A number of new faculty members featured their work at the Art and Design Faculty Creative Research Triennial.
Jeff Van Kleeck, University Art Gallery coordinator, said that while most people don’t think about art as research, it is an important part of faculty development. It can also take a good deal of time, which is why the show only happens once every three years.
The show had a variety of mediums including glass sculptures of sea creatures, photos, paintings, aroma art and a variety of multimedia pieces. Art and design faculty chair Sky Bergman said the diversity of mediums reflects the diversity of the faculty. Bergman said this year’s show was particularly interesting because of the number of new faculty who had work on display. While many of the faculty members do show their work locally, it can be hard to see everyone’s work, Bergman said. It’s nice to have a venue on campus to show their work, she added.
One of the new department members who showed their work is full-time lecturer Brian Priest, who has two multimedia sculptures.
One of his pieces titled “LAX Shaman” was a video display split in half with two men sitting next to each other on one side of the screen and a static, lit-up Ferris wheel on the other. Priest said he edited the video together while he was on a day trip from Indiana to California in order to get a grain of sand. The two men were meditating together in the Los Angeles Airport terminal.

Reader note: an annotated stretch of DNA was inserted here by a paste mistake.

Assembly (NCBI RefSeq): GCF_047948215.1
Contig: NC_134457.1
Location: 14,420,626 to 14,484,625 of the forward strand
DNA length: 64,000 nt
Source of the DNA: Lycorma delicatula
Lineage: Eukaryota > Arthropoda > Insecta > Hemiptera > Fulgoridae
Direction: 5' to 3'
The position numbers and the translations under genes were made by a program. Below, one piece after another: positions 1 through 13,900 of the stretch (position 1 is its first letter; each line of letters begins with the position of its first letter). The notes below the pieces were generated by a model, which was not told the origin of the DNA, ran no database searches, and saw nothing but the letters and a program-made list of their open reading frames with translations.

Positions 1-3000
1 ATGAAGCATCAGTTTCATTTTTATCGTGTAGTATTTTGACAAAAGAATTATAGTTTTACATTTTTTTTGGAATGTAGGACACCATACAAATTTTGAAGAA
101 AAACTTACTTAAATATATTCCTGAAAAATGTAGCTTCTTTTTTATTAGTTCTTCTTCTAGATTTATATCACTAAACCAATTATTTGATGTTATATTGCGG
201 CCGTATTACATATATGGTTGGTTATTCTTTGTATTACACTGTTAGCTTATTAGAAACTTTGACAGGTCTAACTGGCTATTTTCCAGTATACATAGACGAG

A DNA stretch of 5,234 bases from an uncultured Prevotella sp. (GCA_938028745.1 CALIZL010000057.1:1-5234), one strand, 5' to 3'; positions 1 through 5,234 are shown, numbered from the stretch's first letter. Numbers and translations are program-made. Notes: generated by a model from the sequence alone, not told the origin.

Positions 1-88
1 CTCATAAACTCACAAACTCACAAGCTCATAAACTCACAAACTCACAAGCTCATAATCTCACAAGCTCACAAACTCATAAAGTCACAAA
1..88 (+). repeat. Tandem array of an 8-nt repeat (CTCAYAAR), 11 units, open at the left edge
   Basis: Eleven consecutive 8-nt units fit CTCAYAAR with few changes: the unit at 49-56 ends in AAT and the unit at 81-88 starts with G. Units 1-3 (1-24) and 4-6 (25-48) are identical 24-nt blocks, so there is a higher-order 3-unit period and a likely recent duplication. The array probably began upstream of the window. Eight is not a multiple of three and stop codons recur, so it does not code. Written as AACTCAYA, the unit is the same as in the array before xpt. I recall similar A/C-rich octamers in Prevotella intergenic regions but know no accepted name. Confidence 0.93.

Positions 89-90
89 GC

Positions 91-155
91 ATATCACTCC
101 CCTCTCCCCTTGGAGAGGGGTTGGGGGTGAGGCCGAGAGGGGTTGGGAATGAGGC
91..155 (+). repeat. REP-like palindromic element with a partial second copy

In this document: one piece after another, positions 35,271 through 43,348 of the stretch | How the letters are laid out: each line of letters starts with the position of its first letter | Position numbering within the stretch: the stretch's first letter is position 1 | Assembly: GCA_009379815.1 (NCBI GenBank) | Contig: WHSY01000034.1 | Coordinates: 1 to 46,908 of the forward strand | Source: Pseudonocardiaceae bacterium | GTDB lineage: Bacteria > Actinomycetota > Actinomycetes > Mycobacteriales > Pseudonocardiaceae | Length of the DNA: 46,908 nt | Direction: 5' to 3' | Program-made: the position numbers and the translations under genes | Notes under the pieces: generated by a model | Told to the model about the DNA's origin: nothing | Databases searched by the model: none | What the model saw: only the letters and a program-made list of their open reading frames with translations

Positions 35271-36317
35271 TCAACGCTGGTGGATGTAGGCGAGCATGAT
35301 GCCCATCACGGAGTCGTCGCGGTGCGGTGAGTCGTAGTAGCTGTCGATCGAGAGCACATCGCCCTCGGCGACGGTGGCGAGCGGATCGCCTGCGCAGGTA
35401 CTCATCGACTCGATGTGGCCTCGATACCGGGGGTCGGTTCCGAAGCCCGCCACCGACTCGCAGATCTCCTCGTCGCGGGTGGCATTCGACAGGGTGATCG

“They were sitting next to each other as if they were on the ride,” he said.
Priest said the Ferris wheel’s lights had a spiritual element to them and that the motion of the wheel was very similar to meditation.
Priest shot the video near to closing time when the wheel had stopped spinning but the lights were still on.
He said he likes for his viewers to have an immediate response to his works. His philosophy can be seen in his other piece at the exhibit, an audio clip of him reciting every entry in a Dollar Store Webster’s dictionary.
“I liked that you could buy the English language for a dollar,” he said.
Bergman said the show is a good way for students to get to know the faculty members better.
“It’s important for students to know that we are working artists,” she said.
Seeing the actual pieces of art is important, because the physicality of the work is much different from seeing them on the computer, she added.
Michael Miller, a professor of studio art who has been at Cal Poly for more than 12 years, said that the faculty research show is a way for faculty members to evolve their work and show off the new directions they are exploring.
Miller showed two watercolors done on vellum, a very thin material. He played around with his pieces and painted on both sides of the material in order to capture light in different ways. He is now working with a similar technique by painting the wall behind the vellum and letting the color show through
Within Cal Poly, the art department might not seem as important as some of the larger programs, but Cal Poly has a great reputation in the design world, Bergman said. This exhibit is just one of many that allows the department to showcase their talent to students, fellow faculty and the university as a whole.